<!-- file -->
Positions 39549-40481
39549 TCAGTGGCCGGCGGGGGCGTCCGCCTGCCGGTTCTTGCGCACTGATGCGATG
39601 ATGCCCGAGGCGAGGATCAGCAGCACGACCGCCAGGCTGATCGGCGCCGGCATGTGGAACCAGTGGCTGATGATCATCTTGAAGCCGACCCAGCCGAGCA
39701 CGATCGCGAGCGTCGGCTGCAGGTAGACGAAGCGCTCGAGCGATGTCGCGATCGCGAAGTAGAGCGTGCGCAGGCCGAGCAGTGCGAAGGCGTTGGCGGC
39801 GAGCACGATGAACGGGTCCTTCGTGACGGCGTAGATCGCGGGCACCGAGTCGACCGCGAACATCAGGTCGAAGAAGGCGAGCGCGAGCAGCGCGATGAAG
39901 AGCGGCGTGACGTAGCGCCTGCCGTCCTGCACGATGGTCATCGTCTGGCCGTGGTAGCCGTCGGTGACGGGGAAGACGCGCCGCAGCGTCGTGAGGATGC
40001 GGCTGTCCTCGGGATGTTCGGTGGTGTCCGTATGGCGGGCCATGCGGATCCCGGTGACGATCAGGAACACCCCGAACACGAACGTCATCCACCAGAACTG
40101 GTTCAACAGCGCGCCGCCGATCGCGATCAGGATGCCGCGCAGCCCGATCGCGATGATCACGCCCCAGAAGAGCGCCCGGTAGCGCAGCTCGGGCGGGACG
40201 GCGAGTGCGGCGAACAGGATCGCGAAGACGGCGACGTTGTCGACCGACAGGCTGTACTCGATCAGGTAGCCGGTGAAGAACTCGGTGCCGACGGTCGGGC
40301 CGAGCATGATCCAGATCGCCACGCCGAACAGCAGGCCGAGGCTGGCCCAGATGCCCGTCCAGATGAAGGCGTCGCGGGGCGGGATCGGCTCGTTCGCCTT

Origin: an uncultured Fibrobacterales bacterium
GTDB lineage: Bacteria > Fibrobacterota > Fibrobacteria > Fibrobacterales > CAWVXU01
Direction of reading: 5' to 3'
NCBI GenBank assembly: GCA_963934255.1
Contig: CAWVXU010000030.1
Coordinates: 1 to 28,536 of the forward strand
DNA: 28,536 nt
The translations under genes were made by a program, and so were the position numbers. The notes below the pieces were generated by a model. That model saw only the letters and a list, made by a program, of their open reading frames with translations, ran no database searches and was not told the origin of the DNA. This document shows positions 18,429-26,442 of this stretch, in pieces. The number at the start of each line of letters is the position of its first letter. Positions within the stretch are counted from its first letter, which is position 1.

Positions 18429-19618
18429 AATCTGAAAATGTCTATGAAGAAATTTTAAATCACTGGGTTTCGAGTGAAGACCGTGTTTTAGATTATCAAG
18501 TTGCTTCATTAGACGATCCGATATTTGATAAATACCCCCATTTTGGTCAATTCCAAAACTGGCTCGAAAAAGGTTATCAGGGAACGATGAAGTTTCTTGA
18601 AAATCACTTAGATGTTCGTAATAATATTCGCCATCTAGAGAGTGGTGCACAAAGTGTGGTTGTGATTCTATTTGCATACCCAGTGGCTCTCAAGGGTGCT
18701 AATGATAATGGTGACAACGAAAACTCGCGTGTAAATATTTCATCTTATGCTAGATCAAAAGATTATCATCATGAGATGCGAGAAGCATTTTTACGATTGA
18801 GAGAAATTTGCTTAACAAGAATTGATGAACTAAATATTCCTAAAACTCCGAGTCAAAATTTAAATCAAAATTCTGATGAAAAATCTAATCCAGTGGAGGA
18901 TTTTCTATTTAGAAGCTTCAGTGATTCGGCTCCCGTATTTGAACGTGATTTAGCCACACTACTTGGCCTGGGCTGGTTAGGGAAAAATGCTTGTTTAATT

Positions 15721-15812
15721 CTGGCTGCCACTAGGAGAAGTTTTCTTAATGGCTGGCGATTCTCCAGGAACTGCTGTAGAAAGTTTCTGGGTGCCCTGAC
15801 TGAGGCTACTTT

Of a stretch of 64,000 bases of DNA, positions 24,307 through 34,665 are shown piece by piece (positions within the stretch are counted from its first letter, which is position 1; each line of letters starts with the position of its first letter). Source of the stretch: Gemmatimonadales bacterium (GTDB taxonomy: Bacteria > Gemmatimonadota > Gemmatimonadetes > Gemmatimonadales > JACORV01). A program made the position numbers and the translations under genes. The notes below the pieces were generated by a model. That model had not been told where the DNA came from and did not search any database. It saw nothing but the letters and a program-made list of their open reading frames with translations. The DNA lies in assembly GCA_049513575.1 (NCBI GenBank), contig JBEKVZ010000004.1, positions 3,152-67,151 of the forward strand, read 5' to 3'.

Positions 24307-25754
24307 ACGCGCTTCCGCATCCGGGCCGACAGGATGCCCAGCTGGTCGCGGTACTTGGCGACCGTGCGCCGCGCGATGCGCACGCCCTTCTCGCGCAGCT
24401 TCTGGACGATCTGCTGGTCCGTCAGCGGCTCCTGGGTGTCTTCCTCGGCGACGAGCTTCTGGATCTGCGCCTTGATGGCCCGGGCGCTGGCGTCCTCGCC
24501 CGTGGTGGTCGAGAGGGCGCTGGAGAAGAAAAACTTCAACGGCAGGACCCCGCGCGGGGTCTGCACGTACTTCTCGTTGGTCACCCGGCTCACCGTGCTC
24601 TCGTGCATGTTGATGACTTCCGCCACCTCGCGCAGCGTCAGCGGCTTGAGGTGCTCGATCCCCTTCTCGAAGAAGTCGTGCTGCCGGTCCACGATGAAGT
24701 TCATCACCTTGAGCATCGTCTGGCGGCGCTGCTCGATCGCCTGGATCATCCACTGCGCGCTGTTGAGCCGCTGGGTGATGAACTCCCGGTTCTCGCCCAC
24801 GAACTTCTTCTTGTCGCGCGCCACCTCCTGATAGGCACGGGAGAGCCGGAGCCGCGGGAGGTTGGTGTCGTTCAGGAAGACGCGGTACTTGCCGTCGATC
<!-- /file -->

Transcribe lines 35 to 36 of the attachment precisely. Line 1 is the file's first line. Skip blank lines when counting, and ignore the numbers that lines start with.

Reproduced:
24701 TCATCACCTTGAGCATCGTCTGGCGGCGCTGCTCGATCGCCTGGATCATCCACTGCGCGCTGTTGAGCCGCTGGGTGATGAACTCCCGGTTCTCGCCCAC
24801 GAACTTCTTCTTGTCGCGCGCCACCTCCTGATAGGCACGGGAGAGCCGGAGCCGCGGGAGGTTGGTGTCGTTCAGGAAGACGCGGTACTTGCCGTCGATC